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Influence of Environmental Chemicals on Obesity and Diabetes

by Anne Trueman on  September 18, 2012 at 11:03 AM Health Watch   - G J E 4
A workshop was organized by the National Institute of Environmental Health Sciences (NIEHS) Division of the National Toxicology Program (NTP) to assess whether and how exposure to environmental chemicals contribute to obesity and diabetes. A group of more than 50 scientists from various medical fields such as endocrinology, toxicology, epidemiology, bioinformatics and other experts participated in the evaluation of current literature.
 Influence of Environmental Chemicals on Obesity and Diabetes
Influence of Environmental Chemicals on Obesity and Diabetes
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The lead reviewers of the workshop were Kristina A. Thayer, Jerrold J. Heindel, John R. Bucher, Michael A. Gallo. The workshop focused on the adverse effects of arsenic, maternal smoking/nicotine, organotins, bisphenol A (BPA), persistent organic pollutants (POPs), pesticides and phthalates on the health of humans and experimental animals.

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The prime objective of the workshop was to formulate and forward recommendations for a research program after a critical analysis of the environmental chemicals.

In order to assess the potential cellular pathways and hypothesize how certain chemicals might hamper the biological processes concerned with diabetes and obesity, high screening data from Tox21 were taken into account.

Existing literature suggested that type-2 diabetes was affected by several environmental chemicals. The hypothesis of 'developmental obesogen' was also supported. The hypothesis suggests that exposure to certain chemicals may alter human metabolism and lead to obesity.

Maternal Smoking and Nicotine: An important finding of the workshop was that nicotine is a strong 'developmental obesogen' in human beings.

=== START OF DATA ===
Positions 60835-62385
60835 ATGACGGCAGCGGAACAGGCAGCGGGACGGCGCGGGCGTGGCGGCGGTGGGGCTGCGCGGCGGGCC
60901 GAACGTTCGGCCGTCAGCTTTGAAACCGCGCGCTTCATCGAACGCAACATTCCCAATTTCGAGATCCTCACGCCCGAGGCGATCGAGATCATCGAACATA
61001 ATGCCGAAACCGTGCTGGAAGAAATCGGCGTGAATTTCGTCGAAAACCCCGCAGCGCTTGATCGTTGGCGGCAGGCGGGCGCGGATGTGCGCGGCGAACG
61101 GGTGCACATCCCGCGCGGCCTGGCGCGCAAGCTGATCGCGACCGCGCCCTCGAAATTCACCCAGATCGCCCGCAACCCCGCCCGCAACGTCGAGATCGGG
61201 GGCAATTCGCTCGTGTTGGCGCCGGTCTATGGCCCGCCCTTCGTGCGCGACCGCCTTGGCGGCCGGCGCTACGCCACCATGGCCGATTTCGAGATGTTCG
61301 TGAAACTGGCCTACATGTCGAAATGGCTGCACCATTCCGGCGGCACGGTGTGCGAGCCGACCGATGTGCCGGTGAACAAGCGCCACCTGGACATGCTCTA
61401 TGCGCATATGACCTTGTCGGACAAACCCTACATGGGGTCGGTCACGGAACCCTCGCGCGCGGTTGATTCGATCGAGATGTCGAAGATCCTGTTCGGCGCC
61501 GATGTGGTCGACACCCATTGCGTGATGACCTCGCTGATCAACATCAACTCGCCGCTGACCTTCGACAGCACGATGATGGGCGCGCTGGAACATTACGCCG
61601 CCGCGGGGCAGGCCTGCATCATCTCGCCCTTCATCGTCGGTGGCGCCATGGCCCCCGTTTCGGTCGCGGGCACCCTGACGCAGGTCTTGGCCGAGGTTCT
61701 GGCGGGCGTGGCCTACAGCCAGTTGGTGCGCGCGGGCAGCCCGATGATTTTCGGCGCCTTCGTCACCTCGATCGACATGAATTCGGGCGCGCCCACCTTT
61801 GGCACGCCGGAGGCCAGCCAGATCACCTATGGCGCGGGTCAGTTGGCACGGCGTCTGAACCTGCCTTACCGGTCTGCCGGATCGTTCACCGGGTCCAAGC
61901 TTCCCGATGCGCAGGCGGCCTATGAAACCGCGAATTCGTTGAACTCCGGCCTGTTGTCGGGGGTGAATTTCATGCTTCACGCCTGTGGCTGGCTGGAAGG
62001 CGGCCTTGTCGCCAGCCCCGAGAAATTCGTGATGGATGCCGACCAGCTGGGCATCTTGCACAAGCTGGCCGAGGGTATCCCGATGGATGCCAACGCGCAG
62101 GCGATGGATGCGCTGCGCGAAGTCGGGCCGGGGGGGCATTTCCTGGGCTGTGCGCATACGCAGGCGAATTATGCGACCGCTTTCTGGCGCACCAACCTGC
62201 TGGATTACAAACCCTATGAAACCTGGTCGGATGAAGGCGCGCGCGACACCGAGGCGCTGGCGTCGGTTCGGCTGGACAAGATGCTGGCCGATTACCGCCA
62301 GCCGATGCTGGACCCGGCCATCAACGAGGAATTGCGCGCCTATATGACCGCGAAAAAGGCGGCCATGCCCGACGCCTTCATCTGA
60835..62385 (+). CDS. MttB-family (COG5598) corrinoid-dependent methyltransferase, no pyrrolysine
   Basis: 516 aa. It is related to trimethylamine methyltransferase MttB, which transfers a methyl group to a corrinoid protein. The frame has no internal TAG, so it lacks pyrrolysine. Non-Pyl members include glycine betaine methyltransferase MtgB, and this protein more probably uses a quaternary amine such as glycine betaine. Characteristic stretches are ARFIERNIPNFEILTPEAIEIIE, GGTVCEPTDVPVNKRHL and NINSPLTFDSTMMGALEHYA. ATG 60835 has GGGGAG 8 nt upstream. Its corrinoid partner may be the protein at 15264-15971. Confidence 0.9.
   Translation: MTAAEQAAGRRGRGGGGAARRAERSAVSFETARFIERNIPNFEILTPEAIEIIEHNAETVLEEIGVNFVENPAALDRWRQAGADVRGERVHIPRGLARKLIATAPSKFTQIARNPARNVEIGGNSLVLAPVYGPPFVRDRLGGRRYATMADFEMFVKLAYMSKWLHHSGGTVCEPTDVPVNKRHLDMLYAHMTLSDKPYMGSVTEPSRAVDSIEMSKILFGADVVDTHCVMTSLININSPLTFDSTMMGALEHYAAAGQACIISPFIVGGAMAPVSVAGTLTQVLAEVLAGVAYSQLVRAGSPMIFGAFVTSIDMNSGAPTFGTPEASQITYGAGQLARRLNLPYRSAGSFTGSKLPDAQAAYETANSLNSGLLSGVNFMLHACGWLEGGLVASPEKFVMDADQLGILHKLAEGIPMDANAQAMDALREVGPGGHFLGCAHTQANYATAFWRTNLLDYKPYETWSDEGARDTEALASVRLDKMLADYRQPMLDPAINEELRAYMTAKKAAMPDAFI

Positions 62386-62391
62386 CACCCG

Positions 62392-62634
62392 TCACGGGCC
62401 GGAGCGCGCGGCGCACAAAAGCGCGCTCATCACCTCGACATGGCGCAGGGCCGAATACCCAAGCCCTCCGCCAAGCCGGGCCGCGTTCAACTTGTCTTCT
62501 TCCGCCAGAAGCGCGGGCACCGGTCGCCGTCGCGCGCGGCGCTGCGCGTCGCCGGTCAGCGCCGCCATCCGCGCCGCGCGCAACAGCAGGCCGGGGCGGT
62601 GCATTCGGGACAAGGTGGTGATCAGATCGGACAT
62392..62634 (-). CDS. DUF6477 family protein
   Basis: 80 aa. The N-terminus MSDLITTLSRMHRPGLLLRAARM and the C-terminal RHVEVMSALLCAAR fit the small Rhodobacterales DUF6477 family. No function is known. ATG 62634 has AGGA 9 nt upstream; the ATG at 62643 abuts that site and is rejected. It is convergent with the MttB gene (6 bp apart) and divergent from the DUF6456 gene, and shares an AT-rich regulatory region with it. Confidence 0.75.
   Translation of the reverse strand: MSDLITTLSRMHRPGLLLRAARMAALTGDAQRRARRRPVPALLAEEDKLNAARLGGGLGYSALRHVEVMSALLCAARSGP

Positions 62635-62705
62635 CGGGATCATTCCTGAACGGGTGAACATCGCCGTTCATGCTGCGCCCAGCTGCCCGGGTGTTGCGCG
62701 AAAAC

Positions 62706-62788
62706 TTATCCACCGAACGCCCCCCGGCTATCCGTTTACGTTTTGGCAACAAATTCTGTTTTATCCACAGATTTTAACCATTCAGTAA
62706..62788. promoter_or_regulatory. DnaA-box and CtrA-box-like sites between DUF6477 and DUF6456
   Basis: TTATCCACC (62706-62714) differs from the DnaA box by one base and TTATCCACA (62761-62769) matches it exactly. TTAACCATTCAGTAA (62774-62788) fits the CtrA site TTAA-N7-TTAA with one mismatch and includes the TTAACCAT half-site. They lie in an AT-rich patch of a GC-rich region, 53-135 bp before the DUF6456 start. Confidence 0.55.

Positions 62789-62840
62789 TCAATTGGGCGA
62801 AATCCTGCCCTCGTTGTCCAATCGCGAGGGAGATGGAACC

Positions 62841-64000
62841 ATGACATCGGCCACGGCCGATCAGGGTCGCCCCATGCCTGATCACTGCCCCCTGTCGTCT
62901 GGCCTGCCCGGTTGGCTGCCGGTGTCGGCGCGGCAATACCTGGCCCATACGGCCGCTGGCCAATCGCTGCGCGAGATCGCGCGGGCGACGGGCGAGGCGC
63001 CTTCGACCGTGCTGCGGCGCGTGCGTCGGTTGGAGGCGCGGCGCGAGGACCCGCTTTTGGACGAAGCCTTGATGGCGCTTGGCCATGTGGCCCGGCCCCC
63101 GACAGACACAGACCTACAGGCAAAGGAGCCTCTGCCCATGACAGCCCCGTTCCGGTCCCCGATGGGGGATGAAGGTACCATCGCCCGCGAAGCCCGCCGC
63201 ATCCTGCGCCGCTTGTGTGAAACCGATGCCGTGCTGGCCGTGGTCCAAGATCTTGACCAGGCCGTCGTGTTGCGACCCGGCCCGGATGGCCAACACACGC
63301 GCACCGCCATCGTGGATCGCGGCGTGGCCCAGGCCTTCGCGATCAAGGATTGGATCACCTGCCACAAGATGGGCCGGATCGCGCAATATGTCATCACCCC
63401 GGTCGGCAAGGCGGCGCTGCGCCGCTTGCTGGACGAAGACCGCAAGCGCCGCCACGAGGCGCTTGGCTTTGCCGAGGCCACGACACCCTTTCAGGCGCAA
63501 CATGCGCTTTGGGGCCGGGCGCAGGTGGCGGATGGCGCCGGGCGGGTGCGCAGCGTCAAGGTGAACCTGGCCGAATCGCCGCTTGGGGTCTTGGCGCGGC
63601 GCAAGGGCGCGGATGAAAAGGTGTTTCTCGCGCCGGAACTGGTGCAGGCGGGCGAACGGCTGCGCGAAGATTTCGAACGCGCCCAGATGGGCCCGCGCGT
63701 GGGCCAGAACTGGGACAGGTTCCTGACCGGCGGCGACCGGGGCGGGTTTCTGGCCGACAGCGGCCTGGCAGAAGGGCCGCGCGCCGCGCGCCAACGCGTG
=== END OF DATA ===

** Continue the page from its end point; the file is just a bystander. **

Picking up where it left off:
Arsenic: An association was found between diabetes and arsenic in people from high-arsenic exposure regions such as Taiwan and Bangladesh.

Organotins: No epidemiological studies of organotin exposure and obesity or diabetes were identified during the literature search.

POPs: Certain POPs such as DDT, DDD, and polychlorinated biphenyl (PCBs) showed positive association with diabetes.

Phthalates: Hatch et al studied the exposure of phthalates on diabetes and obesity. The urinary phthalate metabolite monoethyl phthalate was the common phthalate metabolite associated with high body mass index (BMI).

BPA: One pilot study suggests that bisphenol-A (BPA) pose a potential risk for childhood obesity. BPA affects insulin release, glucose homeostasis, adipogenesis and cellular signaling in pancreatic β cells.

Pesticides: Pesticide acts as an important risk factor of obesity and diabetes.

It is observed that the environmental chemical exposure produces more prominent effects when combined with high-carbohydrate, high-fat or high-calorie diet.

The workshop concluded on the hope that further researches would be done internationally to better understand the impact of environmental pollutants on the prevalence of obesity, metabolic syndrome and diabetes.

The report highlights the need of further research and analysis regarding specific exposures of environmental chemicals and their outcome.

Reference:

Role of Environmental Chemicals in Diabetes and Obesity; Kristina et al; Environmental Health Prospectives 2012.

Source: Medindia
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